Carry in, carry out. Before you hit the trail, repackage food into reusable containers. When empty, the containers can hold waste until you can dispose of it properly. Pack everything that you carry into the backcountry back out with you.

  1. In bear country, protect wildlife, your food supply and yourself by storing rations securely. Seek advice from park rangers on proper food storage.
  2. Some parks install bear-resistant containers or poles (for hanging “bear-bagged” food) in backcountry sites. Pick up and clean up spilled foods.
  3. Use a backpacking stove to prepare meals. It takes less time and has less impact on the environment than building a campfire. In addition, many areas prohibit the use of campfires except in designated areas.
Fires

Where fires are permitted, use established fire rings or fire pans. Do not scorch large rocks or overhangs.

  1. Keep your fire small. Gather sticks no larger than an adult wrist. Leave branches on trees, even if they are downed or dead.
  2. Put out campfires completely. In the morning, remove all unburned trash from the fire ring and scatter the cold ashes over a large area well away from camp.
Hiking

Visit the backcountry in small groups and try to avoid popular areas during peak-use periods.

  1. Stay on designated trails and walk in single file in the center of the path to avoid trampling trailside plants.
  2. Many grasses and sub-alpine plants are extremely sensitive to foot traffic. If you must venture beyond the trail, choose the most durable surfaces to walk on (rock, gravel or snow).
Campsites

Choose an established, legal site. If you are wilderness camping, pick a previously used campsite when available to decrease impact on terrain.

  1. Good campsites are found, not made. Don’t alter a site for your own purposes by clearing vegetation, building structures or digging trenches.
Sanitation

Set up camp in areas where vegetation is compacted or absent. Camp at least 200 feet (about 70 adult steps) from lakes and streams to help keep pollutants out of water sources.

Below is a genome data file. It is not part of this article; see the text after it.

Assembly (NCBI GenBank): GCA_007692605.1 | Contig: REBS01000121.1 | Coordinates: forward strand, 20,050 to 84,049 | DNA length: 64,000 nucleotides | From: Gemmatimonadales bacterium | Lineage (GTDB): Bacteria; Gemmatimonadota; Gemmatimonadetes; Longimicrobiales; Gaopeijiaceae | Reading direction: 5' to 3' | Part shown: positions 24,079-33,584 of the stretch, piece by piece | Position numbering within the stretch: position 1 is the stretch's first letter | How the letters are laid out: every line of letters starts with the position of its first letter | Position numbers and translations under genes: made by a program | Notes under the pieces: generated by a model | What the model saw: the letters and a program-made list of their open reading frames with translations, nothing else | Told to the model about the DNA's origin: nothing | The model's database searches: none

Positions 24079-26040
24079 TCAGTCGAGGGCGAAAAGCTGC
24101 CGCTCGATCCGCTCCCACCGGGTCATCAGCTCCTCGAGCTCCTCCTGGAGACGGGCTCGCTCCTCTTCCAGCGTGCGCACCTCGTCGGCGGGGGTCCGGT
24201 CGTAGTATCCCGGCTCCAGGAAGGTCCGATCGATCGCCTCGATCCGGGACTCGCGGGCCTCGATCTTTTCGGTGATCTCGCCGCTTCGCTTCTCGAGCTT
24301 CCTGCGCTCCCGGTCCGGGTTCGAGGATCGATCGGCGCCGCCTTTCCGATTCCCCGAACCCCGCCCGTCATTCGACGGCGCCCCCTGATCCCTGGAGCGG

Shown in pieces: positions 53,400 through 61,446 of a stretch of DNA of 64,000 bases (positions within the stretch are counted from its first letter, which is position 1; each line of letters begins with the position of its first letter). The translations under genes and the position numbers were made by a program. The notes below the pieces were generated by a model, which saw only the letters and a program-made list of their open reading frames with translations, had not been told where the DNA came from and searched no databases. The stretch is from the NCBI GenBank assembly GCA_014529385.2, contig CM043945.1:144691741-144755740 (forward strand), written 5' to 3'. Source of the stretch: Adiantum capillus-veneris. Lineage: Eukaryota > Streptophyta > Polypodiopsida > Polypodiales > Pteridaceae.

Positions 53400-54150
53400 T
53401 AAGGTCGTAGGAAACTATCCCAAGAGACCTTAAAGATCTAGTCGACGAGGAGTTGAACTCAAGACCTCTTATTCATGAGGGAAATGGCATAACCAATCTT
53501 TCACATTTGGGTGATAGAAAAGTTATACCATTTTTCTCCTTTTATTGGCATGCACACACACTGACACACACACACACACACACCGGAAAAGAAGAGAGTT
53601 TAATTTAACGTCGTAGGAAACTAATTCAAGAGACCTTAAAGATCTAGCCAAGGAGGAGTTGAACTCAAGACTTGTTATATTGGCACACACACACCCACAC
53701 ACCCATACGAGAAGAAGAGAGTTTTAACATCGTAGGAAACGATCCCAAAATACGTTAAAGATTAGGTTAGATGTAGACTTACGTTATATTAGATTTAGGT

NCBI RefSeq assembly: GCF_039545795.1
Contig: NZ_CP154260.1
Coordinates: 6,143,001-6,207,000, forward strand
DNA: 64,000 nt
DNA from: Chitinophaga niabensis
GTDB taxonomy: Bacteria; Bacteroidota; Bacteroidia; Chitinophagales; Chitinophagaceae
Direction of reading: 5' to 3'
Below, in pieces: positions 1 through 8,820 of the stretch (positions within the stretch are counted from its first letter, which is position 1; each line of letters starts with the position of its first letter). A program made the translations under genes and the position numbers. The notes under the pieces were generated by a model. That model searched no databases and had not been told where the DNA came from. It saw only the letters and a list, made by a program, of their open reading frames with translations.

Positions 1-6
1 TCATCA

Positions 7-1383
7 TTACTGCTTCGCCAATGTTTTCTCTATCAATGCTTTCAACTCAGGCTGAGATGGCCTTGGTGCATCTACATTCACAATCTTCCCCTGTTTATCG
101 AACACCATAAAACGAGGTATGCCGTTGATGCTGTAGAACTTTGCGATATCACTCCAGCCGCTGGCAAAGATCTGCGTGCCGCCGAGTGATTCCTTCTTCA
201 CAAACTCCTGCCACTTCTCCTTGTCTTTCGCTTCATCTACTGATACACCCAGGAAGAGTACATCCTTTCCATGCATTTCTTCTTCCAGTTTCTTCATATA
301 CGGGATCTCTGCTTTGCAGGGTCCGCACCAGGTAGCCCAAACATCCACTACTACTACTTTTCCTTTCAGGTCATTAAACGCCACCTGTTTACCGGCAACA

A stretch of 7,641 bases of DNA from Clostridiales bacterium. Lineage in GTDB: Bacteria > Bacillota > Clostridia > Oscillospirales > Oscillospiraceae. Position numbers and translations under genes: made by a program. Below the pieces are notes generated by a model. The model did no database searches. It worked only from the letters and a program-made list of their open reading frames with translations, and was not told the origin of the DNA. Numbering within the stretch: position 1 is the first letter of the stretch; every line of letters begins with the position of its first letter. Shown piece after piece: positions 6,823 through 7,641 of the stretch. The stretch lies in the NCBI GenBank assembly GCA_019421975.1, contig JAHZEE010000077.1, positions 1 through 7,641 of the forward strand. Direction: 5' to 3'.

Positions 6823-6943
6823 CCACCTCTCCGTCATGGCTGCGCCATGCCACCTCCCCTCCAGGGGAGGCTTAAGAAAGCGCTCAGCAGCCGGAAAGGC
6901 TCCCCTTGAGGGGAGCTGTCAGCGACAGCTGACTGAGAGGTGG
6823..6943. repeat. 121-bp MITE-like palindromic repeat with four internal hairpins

1. For bathing or dishwashing, haul water 200 feet from streams or lakes and use small amounts of biodegradable soap. A small bowl of water and one baby wipe provide a thorough bath. Strain your dishwater and scatter it or bury it in a hole so it won’t attract insects. Use gravel or sand to clean pots and pans.
  2. Deposit human waste in a hole, six-to-eight inches deep, at least 200 feet from water, trails and your campsite. Use toilet paper sparingly. Pack it out in fragile areas or where required.
  3. Check your campsite to make sure you have removed all refuse and other evidence of your stay. Make sure you scan the tent area for small items that could inadvertently be left behind.
Keeping the “wild” in wilderness

Leave plants, rocks and historical artifacts for others to enjoy.

  1. Domestic animals and wild country often don’t mix. Most state and national parks prohibit dogs or require them to be on leashes. If you must take your dog with you, make sure it is under control at all times. Do not allow it to chase other animals or become a problem for other hikers or campers.

Enjoy your adventure in the backcountry. Take only pictures. Leave only footprints.

Merrell Womens Moab Mid GORE-TEX XCR Hiking Boot

From Death Valley to the Great Dismal Swamp, when you're hiking, biking, camping or working in hot weather, your feet will be the most comfortable part of your body. GORE-TEX gasket construction makes these mid-height hikers waterproof. And it wicks sweat away from your skin for comfort in extreme temperatures. Breathable mesh in uppers (alternating with waterproof nubuck leather) and mesh bellows tongue enhance ventilation. Rubber toe bumper and heel counter, and Vibram Multi-Sport Plus sole provide the protection, support and traction you need when the action heats up.

Price: $134.95